The results of NASA's tests on the 'impossible' EM Drive have been leaked , and they reveal that the controversial propulsion system really does work, and is capable of generating impressive thrust in a vacuum, even after error measurements have...

  • Analysis
    1 year ago
    by zritic
    +45 +1

    Impossible Spaceship Engine Actually Works, NASA Report Reveals

    When a scientist announced last decade that he’d built a new form of spacecraft propulsion called the EmDrive that didn’t require conventional fuel, it sounded too good to be true. But the great thing about science is that you don’t have to take someone’s findings at their word; you can test it for yourself. NASA did just that—and while the space agency hasn’t officially released its findings yet, a leaked copy of NASA’s report reveals the EmDrive seems to work as advertised.

  • Current Event
    1 year ago
    by TNY
    +16 +1

    Best weather satellite ever built rockets into space

    The most advanced weather satellite ever built rocketed into space Saturday night, part of an $11 billion effort to revolutionize forecasting and save lives. This new GOES-R spacecraft will track U.S. weather as never before: hurricanes, tornadoes, flooding, volcanic ash clouds, wildfires, lightning storms, even solar flares. Indeed, about 50 TV meteorologists from around the country converged on the launch site—including NBC's Al Roker—along with 8,000 space program workers and guests.

  • Analysis
    1 year ago
    by sauce
    +2 +1

    Nasa's 'impossible' EmDrive could work, study says

    The so-called 'impossible' hypothetical EmDrive thruster, that was designed to propel craft through space using electromagnetic waves, is scientifically possible, physicists have said. Since the theory behind the EmDrive was released in 2006, the potential thruster has proved controversial. Until now, a lack of independent verification left the device open to criticism, but a new peer-reviewed paper, looking at the 'impossible' drive, is set to change this by giving the propulsion method more credibility than it has had before.

  • Current Event
    1 year ago
    by aj0690
    +17 +1

    NASA Team Claims ‘Impossible’ Space Engine Works—Get the Facts

    After years of speculation, a maverick research team at NASA’s Johnson Space Center has reached a milestone that many experts thought was impossible. This week, the team formally published their experimental evidence for an electromagnetic propulsion system that could power a spacecraft through the void—without using any kind of propellant.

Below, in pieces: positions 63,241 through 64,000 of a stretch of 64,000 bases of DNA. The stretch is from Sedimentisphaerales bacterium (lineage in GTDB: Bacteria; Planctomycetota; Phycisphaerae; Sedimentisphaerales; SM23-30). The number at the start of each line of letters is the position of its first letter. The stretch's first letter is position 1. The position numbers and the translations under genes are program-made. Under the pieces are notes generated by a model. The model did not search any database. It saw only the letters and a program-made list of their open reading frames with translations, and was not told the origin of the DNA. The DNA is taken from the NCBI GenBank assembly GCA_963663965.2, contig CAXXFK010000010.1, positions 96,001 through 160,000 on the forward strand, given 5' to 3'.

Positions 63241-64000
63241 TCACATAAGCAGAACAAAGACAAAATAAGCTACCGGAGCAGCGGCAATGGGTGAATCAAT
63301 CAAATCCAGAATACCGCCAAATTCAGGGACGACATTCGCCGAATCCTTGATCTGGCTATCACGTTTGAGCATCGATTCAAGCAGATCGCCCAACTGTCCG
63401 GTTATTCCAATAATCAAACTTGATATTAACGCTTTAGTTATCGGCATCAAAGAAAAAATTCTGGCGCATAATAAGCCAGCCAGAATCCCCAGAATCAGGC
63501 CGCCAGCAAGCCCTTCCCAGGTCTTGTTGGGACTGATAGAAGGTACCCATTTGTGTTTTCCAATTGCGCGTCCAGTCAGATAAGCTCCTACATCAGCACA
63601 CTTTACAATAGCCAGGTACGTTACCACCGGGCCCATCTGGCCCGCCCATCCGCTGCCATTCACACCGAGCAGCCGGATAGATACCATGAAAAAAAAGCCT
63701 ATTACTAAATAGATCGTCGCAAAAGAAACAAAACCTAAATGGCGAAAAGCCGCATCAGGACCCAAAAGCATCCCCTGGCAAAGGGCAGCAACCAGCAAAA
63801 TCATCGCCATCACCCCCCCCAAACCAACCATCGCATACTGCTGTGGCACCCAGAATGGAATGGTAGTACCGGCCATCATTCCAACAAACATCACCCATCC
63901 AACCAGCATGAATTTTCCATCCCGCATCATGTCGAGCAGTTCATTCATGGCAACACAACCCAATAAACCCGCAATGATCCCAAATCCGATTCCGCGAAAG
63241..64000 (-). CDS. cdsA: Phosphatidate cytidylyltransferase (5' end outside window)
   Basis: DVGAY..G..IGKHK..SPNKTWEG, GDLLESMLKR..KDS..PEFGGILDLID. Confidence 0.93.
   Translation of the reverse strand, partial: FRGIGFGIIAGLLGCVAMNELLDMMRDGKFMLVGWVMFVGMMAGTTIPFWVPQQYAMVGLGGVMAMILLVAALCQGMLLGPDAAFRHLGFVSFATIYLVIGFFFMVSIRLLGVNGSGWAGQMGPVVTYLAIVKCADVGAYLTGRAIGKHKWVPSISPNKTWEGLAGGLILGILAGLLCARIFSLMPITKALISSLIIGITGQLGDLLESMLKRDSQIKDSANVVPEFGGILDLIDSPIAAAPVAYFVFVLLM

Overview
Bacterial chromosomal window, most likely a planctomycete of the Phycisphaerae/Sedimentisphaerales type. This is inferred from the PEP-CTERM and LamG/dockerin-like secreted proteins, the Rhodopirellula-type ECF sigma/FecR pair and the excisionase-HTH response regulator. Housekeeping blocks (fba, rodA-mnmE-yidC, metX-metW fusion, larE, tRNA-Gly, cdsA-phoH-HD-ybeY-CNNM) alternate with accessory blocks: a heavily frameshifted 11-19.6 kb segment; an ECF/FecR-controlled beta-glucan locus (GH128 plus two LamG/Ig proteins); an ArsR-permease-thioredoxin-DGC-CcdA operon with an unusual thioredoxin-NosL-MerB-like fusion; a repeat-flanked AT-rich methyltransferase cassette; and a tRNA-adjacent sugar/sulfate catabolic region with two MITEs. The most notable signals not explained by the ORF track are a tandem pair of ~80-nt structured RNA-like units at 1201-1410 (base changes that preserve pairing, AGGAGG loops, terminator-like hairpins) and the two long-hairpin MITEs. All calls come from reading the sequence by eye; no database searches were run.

• Analysis
    1 year ago
    by zritic
    +34 +1

    NASA will give you $30,000 if you can solve their 'space poop' problem

    NASA needs help solving one of its most basic — and critical — problems, and the winning idea could land you $30,000. The problem is this: During launch and entry, astronauts are locked into their suits, unable to access any part of their body for hours. As a result, if they need to urination, defecate or are menstruating, they must do so in special adult diapers.

  • Current Event
    1 year ago
    by zyery
    +23 +1

    NASA Launching 8 Small Satellites Monday to Improve Hurricane Forecasts

    With some help from NASA satellites, the Global Positioning System could be key to getting a better understanding of hurricanes, and help improve forecasts for their strength when they make landfalls. The Cyclone Global Navigation Satellite System (CYGNSS) mission will use radio signals from the GPS satellites to measure the wind speed near the ground in the tropics, between 35 degrees north and 35 degrees south where most hurricanes are born.

  • Current Event
    1 year ago
    by jasont
    +29 +1

    We finally have a computer that can survive the surface of Venus

    Venus is one of the most inhospitable places in the solar system. Descending through the clouds of boiling sulphuric rain is actually the easy bit—the hard bit is not being cremated by the surface temperature of 470°C (878°F) or crushed by the atmospheric pressure, which is about 90 times that of Earth, the same as swimming 900 metres under water.

  • Analysis
    1 year ago
    by ppp
    +41 +1

    Self-Healing Transistors for Chip-Scale Starships

    Working with the Korea Advanced Institute of Science and Technology (KAIST), NASA is pioneering the development of tiny spacecraft, each made from a single silicon chip, that could slash interstellar exploration times. Speaking at the IEEE International Electron Devices Meeting in San Francisco last December, NASA’s Dong-Il Moon detailed this new technology, which is aimed at ensuring such spacecraft survive the potentially powerful radiation they’ll encounter on their journey.